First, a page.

Toronto Symphony Appears To Be Stuck In Former CEO’s Legal Splash Zone

Toward the end of March, 2016 we examined the nasty PR mess the Toronto Symphony Orchestras (TSO) has been caught up in by way of the very public annulment legal battle between former president and CEO, Jeff Melanson, and his estranged wife, Eleanor McCain.

Splash ZoneMelanson, who departed his position after 16 months on the job, recently launched a PR volley against McCain, daughter of food industrialist and 13th
wealthiest Canadian Wallace McCain. The 4/25/16 edition of The Globe And Mail published an article by Tu Thanh Ha and Marsha Lederman where Melanson asserts that McCain, a singer, made donations to orchestras but only if they hired her as a guest artists.

The article goes on to report Melanson’s assertions about TSO board influence.

…she sent “bullying” letters to TSO board members and threatened to “take down the entire TSO if she had to,”…

McCain staunchly denied those assertions and if there was any support for or validation of Melanson’s position, it wasn’t being offered up by the TSO, which has remained mum while the couple’s separation battle royal plays out in the papers. And that’s precisely an option that good crisis management would endorse in a scenario like this.

Unfortunately, that plan becomes increasingly difficult to maximize thanks to their former CEO’s insistence on repeatedly mentioning the group in his formal court filings.

As a result, it’s tough to stay dry when the splash zone gets to decide when you can leave.

About Drew McManus

"I hear that every time you show up to work with an orchestra, people get fired." Those were the first words out of an executive's mouth after her board chair introduced us. That executive is now a dear colleague and friend but the day that consulting contract began with her orchestra, she was convinced I was a hatchet-man brought in by the board to clean house.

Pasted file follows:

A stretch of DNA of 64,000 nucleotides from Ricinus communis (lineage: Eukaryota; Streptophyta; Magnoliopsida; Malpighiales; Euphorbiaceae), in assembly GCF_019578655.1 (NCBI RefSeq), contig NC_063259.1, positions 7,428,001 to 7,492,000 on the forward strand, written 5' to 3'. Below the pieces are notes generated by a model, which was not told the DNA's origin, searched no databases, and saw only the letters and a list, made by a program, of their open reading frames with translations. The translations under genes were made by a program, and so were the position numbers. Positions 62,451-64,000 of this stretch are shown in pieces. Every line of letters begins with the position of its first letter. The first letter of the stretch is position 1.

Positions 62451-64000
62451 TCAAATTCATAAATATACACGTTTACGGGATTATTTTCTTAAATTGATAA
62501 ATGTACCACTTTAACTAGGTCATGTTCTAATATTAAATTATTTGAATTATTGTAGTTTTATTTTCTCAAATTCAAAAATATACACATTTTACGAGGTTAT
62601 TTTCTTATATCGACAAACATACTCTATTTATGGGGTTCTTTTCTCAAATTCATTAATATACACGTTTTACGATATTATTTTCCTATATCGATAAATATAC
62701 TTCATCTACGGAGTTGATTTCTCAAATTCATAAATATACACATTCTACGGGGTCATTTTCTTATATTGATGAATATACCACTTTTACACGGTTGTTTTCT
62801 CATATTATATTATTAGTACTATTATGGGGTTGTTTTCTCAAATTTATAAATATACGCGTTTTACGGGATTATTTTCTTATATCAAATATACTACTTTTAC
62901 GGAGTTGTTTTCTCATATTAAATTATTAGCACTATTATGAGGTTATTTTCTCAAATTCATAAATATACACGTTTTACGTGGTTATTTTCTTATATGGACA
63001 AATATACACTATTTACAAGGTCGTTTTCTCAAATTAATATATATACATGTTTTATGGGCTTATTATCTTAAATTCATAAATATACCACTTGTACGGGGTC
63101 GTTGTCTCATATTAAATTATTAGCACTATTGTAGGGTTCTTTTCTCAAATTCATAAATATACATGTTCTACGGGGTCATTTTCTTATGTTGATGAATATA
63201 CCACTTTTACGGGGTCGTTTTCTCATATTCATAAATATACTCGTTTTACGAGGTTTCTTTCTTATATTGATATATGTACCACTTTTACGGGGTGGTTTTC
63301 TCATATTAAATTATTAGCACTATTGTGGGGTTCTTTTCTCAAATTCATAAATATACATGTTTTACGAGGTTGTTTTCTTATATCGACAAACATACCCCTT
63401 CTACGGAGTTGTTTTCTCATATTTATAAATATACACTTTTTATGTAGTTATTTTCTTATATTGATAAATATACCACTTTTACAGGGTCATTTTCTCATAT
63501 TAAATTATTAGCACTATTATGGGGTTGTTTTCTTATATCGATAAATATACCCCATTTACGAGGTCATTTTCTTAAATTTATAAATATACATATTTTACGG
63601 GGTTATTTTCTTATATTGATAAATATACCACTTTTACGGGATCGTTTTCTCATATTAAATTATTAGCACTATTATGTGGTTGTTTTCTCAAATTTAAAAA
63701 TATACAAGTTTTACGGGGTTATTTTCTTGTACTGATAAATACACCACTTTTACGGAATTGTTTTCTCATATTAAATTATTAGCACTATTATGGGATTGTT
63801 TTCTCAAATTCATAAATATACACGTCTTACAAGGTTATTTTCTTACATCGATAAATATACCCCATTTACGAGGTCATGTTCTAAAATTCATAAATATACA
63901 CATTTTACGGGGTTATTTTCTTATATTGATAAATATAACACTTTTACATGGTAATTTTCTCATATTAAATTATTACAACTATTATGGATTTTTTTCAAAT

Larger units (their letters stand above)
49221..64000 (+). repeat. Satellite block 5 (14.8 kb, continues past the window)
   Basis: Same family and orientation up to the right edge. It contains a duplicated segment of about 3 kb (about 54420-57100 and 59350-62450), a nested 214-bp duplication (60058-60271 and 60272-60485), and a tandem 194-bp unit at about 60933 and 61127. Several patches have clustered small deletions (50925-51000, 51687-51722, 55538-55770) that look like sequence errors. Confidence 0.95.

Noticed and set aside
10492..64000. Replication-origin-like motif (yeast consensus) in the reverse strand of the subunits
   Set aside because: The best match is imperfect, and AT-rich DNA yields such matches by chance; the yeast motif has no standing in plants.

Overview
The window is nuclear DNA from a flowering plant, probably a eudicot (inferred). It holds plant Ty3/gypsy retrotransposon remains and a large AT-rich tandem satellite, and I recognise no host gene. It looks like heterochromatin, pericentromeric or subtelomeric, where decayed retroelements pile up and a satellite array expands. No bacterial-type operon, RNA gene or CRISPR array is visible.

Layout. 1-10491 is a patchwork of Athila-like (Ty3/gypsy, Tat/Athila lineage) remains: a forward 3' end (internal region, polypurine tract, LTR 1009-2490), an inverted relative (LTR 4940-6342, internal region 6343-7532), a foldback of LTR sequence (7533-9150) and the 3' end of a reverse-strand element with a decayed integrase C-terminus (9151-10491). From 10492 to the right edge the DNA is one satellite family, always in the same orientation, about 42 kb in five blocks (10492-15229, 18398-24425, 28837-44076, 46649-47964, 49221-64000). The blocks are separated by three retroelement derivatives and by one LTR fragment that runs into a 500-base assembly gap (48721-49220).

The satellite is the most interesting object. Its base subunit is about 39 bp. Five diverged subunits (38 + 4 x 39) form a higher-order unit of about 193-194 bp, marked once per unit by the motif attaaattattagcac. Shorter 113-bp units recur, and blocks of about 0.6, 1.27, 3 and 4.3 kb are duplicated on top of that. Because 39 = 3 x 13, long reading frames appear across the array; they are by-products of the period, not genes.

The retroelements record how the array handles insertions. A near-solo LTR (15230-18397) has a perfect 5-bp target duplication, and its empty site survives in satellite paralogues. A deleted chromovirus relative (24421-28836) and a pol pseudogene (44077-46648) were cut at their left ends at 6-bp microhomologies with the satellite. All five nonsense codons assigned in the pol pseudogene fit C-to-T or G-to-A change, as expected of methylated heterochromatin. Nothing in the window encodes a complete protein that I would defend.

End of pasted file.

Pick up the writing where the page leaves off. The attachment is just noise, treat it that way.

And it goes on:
I understand where the trepidation comes from as a great deal of my consulting and technology provider work for arts organizations involves due diligence, separating fact from fiction, interpreting spin, as well as performance review and oversight. So yes, sometimes that work results in one or two individuals "aggressively embracing career change" but far more often than not, it reinforces and clarifies exactly what works and why.

In short, it doesn't matter if you know where all the bodies are buried if you can't keep your own clients out of the ground, and I'm fortunate enough to say that for more than 15 years, I've done exactly that for groups of all budget size from Qatar to Kathmandu.

For fun, I write a daily blog about the orchestra business, provide a platform for arts insiders to speak their mind, keep track of what people in this business get paid, help write a satirical cartoon about orchestra life, hack the arts, and love a good coffee drink.

Related Posts

2 thoughts on “Toronto Symphony Appears To Be Stuck In Former CEO’s Legal Splash Zone”

Leave a Comment